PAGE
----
Trustees are responsible for administering the trust and the legal owners of any assets belonging to it. They have a duty to manage assets in the best interests of the beneficiaries.
The “settlor” of a trust – the person who sets it up and funds it – can be a trustee, although a beneficiary cannot. The legal duties and powers of trustees include:
A The duty to act in accordance with the rules of the trust;
B A duty of care to the trust’s beneficiaries;
C The power to make investments for the benefit of the beneficiaries;
D The duty to review investments regularly and take expert advice, if the trustees do not have it themselves, on how best to manage them;
E The duty to make payments from the trust and to pass the assets to the beneficiaries in accordance with the trust or sometimes instructions left in a separate letter of wishes.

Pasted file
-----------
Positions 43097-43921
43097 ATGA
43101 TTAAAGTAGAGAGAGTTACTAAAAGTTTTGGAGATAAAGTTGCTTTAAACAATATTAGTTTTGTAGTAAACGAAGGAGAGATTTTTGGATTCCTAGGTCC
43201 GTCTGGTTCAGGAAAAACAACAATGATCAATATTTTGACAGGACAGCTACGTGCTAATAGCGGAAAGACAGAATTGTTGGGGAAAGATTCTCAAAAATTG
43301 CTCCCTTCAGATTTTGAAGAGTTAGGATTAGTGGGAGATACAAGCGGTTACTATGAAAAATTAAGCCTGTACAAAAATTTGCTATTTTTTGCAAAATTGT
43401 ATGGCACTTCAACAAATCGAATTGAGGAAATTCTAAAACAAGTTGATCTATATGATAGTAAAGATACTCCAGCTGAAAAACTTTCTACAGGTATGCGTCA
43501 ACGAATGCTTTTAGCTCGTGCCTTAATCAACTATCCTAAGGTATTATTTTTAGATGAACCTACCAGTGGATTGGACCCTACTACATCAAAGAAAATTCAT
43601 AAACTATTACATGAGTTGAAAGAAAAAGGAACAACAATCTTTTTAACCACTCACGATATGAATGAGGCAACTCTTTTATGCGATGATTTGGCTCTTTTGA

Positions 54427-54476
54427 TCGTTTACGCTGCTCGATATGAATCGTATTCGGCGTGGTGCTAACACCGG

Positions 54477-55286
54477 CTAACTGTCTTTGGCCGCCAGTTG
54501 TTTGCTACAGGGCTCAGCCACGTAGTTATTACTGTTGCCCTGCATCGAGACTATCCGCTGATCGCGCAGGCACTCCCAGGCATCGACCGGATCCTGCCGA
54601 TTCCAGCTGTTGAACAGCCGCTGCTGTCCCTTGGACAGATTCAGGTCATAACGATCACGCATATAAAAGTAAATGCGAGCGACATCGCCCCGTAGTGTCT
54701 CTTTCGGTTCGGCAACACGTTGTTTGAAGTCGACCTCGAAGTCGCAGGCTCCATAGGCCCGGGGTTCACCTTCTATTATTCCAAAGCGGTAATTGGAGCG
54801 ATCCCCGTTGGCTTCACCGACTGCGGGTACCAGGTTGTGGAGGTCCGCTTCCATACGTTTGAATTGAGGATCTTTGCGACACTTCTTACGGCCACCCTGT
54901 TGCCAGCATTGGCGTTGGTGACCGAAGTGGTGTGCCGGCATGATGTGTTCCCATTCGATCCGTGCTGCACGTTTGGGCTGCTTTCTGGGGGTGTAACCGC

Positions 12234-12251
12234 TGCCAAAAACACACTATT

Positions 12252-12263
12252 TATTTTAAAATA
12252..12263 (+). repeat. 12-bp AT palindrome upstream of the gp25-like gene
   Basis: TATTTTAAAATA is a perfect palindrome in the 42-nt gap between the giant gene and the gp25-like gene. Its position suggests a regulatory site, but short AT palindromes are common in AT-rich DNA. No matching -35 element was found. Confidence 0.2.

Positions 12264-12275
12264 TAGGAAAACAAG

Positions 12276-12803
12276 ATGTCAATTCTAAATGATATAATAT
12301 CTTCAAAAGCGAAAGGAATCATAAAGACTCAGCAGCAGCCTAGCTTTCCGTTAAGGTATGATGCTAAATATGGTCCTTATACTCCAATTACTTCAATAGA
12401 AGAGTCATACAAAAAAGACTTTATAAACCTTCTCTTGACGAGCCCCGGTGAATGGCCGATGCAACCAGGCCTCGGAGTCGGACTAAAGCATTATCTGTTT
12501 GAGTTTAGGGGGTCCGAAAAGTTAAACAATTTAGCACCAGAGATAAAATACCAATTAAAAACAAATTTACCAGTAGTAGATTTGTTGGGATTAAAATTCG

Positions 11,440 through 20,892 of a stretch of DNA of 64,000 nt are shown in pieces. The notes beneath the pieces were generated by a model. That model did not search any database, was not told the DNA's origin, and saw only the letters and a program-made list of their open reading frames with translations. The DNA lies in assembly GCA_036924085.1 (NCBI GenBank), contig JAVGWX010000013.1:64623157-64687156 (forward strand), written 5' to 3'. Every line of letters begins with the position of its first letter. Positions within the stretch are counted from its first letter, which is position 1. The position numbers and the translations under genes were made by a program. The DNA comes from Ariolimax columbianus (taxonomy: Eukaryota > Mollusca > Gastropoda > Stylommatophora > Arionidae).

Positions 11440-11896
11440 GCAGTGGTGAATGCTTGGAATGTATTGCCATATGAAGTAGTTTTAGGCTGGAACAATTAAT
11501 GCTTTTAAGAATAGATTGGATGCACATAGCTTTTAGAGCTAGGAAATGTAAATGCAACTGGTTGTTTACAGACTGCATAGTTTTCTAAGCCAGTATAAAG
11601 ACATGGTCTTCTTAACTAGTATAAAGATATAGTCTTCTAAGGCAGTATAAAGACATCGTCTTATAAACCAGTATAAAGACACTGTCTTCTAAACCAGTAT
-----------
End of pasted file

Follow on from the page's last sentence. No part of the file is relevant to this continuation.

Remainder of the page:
Appointing a trustee
A trust may be established during an individual’s lifetime, or upon death by their will. If the trust is created according to a will then in most cases the executors will also be the trustees.
The ideal trustee should:
A Be trustworthy and honest;
B Have some experience with financial matters;
C Have the beneficiary’s best interests at heart;
D Be younger than you for the obvious reason.
If you have any problem with a trust, Hylton-Potts are experts and have 24 hour email advice service at law@ hylton-potts.com or office hours telephone helpline on 020 731 8111.
Both are free and confidential and the advice is expert and no nonsense.